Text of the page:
Corkscrew - South America's wine
The new Chilean Wild West (part 1)
I don't know what I thought, but I thought it would be different. My recent exploration down south in Chile opened my eyes to a culture that produces wine for the rest of the world, but not for themselves. Chilean wine country, a burgeoning tourist destination that eerily resembles Sonoma Valley, is bursting with vineyards that flank both sides of the highway far up into the hills. But exorbitant wine prices in restaurants told me that the Chileans weren't drinking the fruits of these vines. It turns out that 95 percent of Chilean wine is exported to places like the U.S. and the U.K,, even though Chile has a culture of wine dating back several hundred years. Since I'm not a sociologist, I've no idea why the wine culture dissipated, but at least the wineries are benefiting nicely - wine is now the second largest export after produce.
However, a passion for wine shows in the glass.
With state-of-the-art equipment and organic farming techniques, Chile has risen to child-prodigy status in the wine world. I've heard about Chile being a frontier, where winemakers practice carefree techniques to sell their wares for cheap. But it's not true - at least not the carefree part. Chileans are serious about their wine, especially the newcomers to the game.
Driving in the Casablanca Valley, west of Santiago, I soaked in the verdant avocado and cherry trees. Then an enormous, incongruously modernist building emerges through the green: house of Morandé. A huge winery that exports 18,000 cases to more than 35 countries, Morandé emerged late in the winery boom during the 1980s. Similar to Bien Nacido in California, Casablanca Valley is prime real estate for two difficult-to-master grapes - Chardonnay and Pinot Noir. If you see Casablanca Valley written on a label, lay down the cash - the fruit is that good. Morandé also sources fruit from other areas, under eight different labels, so it's kinda hard to keep up with them, but their quality has consistently improved over the years. Their best are Sauvignon Blancs from the Central Valley (including the late harvest) and Grand Reserve Chardonnays from Casablanca.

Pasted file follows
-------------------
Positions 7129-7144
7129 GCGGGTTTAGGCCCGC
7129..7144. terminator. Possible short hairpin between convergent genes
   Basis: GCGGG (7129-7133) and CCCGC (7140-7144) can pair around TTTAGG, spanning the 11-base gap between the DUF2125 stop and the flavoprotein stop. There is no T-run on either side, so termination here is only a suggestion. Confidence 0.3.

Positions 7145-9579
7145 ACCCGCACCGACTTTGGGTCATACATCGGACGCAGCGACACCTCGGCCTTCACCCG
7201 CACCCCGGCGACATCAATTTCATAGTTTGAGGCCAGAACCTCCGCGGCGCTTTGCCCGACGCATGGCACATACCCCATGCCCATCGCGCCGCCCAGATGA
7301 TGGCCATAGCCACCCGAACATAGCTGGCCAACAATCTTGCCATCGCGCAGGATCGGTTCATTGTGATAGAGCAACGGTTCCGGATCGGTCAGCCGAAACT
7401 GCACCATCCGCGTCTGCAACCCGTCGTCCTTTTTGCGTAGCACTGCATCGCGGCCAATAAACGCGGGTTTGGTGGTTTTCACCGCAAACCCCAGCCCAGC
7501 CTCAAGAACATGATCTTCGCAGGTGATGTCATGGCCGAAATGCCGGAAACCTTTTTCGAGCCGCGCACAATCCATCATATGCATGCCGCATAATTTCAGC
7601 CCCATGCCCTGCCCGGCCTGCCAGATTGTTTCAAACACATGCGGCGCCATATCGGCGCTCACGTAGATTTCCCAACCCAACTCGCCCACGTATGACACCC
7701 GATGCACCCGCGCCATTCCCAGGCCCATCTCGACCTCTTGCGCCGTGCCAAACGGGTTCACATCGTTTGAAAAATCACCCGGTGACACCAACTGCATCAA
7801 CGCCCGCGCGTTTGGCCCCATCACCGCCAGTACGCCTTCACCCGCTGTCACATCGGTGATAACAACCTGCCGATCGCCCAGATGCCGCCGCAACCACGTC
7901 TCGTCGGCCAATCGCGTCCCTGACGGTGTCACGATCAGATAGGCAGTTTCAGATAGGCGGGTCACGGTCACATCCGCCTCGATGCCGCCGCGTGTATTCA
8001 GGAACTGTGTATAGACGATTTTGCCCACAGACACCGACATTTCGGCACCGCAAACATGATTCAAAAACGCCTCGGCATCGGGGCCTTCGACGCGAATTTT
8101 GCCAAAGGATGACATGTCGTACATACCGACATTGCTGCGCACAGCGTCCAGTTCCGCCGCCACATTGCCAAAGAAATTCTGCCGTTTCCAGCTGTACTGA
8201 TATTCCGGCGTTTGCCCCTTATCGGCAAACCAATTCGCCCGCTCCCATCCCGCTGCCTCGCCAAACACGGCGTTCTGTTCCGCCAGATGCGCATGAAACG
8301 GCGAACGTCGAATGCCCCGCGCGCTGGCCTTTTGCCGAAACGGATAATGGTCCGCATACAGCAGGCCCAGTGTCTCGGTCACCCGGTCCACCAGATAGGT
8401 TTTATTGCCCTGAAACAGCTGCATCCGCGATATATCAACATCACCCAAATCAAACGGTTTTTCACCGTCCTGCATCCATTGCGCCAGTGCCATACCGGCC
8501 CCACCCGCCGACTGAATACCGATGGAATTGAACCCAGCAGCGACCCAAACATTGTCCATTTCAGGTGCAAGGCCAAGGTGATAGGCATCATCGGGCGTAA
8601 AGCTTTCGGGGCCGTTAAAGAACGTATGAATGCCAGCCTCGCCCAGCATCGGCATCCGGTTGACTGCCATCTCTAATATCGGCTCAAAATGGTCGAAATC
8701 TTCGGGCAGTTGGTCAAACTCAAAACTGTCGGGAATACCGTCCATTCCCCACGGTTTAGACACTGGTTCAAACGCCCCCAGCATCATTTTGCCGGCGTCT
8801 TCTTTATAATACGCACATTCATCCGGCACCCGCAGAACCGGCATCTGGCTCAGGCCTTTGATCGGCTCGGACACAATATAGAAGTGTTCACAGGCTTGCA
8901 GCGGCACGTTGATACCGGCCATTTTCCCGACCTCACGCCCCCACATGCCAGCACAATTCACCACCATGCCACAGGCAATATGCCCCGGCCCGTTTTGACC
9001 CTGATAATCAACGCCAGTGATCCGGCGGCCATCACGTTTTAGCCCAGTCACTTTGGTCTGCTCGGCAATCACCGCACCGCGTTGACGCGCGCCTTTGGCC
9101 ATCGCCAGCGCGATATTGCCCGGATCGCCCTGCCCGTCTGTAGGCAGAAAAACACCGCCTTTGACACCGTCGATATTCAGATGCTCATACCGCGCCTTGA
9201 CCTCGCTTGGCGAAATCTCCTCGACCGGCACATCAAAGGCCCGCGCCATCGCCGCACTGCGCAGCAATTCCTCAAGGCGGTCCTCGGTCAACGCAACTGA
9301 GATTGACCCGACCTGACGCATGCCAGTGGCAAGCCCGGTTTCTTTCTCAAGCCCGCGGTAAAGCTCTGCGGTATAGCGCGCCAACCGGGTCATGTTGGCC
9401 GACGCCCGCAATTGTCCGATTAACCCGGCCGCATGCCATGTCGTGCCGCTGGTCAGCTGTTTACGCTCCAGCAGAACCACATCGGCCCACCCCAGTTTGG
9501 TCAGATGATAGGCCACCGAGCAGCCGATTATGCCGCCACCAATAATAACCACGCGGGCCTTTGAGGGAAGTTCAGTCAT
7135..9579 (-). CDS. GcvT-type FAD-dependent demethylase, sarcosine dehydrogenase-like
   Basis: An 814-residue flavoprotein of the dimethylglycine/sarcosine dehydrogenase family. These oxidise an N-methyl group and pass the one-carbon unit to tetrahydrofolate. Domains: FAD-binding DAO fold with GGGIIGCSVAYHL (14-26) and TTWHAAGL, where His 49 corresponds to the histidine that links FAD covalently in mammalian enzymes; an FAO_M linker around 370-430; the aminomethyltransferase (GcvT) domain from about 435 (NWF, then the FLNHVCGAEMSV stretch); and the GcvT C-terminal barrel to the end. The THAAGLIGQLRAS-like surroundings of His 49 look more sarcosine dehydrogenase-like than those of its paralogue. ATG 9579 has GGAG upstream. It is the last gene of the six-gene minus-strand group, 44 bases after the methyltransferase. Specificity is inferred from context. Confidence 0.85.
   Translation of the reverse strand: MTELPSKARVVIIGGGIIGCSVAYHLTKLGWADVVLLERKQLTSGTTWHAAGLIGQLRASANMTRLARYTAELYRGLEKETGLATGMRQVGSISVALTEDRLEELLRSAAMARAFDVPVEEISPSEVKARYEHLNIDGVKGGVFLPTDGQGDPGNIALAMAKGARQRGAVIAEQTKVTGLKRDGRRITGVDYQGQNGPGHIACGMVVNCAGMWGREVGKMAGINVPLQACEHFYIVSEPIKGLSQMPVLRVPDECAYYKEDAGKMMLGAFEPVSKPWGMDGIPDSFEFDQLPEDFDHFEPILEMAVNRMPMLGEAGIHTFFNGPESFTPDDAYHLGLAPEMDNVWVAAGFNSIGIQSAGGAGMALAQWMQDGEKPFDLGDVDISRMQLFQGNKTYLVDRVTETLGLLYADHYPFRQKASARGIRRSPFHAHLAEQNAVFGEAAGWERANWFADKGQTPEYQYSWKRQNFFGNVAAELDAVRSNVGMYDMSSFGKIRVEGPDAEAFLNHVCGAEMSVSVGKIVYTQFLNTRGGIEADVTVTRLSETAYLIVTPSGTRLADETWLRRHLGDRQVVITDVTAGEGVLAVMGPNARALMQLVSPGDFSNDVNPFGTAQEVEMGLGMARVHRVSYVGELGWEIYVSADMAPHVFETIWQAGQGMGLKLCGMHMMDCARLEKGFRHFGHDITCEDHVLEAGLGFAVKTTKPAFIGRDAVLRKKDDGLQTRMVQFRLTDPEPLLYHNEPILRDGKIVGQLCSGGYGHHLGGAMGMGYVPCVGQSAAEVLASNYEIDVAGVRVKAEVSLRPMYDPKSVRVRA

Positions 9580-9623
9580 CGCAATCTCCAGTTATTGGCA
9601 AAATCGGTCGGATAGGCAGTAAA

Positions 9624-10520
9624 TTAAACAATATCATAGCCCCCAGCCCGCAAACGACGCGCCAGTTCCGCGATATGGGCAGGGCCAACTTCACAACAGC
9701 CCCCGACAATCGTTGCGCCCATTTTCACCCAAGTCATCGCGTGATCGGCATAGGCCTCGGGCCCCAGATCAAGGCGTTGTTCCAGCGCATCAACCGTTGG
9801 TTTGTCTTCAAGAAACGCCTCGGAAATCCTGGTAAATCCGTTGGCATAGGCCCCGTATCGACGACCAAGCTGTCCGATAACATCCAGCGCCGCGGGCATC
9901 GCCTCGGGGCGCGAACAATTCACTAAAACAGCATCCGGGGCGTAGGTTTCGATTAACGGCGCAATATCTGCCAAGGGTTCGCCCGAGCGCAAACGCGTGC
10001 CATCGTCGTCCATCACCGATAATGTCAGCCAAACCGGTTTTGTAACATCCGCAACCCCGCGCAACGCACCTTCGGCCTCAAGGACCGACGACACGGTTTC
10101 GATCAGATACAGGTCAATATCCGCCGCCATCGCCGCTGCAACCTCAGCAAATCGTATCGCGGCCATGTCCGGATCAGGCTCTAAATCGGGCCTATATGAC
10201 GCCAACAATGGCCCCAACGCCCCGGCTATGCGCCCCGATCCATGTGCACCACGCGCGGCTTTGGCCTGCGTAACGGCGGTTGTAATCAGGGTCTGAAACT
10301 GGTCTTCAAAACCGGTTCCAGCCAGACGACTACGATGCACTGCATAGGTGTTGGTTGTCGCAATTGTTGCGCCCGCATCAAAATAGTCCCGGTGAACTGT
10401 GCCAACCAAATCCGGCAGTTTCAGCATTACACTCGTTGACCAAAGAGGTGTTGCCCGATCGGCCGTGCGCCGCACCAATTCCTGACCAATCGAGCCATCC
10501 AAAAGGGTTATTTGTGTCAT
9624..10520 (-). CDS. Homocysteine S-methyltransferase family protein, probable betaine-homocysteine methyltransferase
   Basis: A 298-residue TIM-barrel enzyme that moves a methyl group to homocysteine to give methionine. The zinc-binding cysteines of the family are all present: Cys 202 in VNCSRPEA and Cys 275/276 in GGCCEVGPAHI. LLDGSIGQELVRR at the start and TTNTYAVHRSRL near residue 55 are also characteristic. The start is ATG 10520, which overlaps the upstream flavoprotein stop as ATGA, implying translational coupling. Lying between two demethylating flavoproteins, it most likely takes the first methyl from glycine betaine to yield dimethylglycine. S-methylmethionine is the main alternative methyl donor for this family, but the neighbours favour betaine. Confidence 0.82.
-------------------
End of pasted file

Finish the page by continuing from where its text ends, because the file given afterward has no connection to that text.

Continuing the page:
South of Santiago in the Colchagua Valley, there lies another mecca for wineries. The French discovered the area in the early 1990s when the famed Marnier Lapostolle family of France's Loire Valley moved in. They wanted to create old-world style wines with new-world grapes, so they established the ultra-modern, well-funded Casa Lapostolle winery. They succeeded with the help of Michel Rolland, a winemaker demigod whom wine snobs worship. Call me pedestrian, but I've never understood the attraction. "Where's the fruit, Michel?"
Carmen Winery in the Maipo Valley, the star of the trip, has it all going on. Modest and unflashy, the winery is impossible to find and isn't open to the public. The unassuming winemaker, Matias Lecaros, likes it that way. He quietly farms his grapes organically with ducks, chickens and alpacas (a llama-like animal) roaming the grounds. From this extra effort comes affordable, fruit-driven wine, designed for right-now consumption. Carmen uses the warmer climate to produce ripe Merlot, Cabernet Sauvignon and Sauvignon Blanc. Try them all - you won't be disappointed.
Although Chileans might not drink their fill, we can take up the slack and reap the benefits of great climate, flavors and value. Next week: Argentina and its possibilities.
Morand 2003 Vitisterra Grand Reserve Chardonnay Casablanca ValleyLoaded with citrus, vanilla and a bit of coconut, this refreshing wine will capture your heart. SW = 3. $15.
Carmen 2004 Sauvignon Blanc Curico ValleyFresh and approachable with green apple, wet slate and citrus. Soft on the tongue. SW = 2. $8.
Carmen 2001 Nativa Cabernet Sauvignon Maipo ValleyOn the nose, eucalyptus and chocolate float up, with mint, more chocolate and dark cherries following on the tongue. Soft, elegant tannins don't offend. SW = 1. $15.
PULL INTO PORT - Salud! Cooking & Lifestyle School inside Harry's Farmers Market presents an introduction to the underrated world of port and other fortified wines Thurs., Jan. 27, 7-9 p.m. Expert Don Reddicks will discuss the history and production process of these wines. Cost is $45 per person. 1180 Upper Hembree Road, Roswell. 770-664-6300. www.harrysfarmersmarket.com.